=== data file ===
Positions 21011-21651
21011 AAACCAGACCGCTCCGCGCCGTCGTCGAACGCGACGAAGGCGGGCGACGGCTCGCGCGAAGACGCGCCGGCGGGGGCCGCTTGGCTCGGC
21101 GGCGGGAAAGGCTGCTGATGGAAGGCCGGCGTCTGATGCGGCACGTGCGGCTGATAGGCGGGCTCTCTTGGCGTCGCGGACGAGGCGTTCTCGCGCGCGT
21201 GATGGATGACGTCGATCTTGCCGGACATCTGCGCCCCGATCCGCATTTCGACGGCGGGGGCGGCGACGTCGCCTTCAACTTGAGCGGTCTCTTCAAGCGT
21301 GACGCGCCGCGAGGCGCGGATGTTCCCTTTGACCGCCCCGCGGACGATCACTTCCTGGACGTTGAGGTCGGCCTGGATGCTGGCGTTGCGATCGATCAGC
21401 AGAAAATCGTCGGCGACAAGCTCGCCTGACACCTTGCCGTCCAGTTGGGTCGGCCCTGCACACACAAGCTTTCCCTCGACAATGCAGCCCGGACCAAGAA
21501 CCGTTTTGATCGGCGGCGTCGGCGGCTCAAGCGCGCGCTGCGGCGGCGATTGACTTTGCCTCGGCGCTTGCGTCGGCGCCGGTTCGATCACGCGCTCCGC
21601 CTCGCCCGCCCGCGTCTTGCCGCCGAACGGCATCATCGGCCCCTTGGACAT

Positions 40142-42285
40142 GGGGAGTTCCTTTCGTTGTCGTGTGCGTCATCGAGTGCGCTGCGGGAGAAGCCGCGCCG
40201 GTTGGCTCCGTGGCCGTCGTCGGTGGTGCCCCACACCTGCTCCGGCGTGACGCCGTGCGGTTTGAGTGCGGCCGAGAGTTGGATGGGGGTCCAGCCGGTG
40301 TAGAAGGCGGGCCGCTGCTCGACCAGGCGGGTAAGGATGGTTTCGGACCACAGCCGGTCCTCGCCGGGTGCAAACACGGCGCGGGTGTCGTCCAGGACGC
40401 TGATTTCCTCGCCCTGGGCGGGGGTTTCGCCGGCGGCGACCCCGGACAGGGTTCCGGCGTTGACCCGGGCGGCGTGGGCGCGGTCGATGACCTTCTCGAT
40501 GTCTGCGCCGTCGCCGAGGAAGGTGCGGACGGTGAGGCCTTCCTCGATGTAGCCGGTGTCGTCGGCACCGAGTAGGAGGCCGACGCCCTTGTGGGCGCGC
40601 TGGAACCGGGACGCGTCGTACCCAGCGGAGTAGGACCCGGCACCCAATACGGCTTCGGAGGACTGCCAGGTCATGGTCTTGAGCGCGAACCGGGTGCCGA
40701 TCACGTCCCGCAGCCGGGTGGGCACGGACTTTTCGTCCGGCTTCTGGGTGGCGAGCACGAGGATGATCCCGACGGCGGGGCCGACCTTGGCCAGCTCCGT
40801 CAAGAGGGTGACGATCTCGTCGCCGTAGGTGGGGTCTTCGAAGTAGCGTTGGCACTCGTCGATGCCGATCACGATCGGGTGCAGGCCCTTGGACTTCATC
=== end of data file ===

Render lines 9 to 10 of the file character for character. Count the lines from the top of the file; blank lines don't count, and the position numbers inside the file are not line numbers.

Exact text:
Positions 40142-42285
40142 GGGGAGTTCCTTTCGTTGTCGTGTGCGTCATCGAGTGCGCTGCGGGAGAAGCCGCGCCG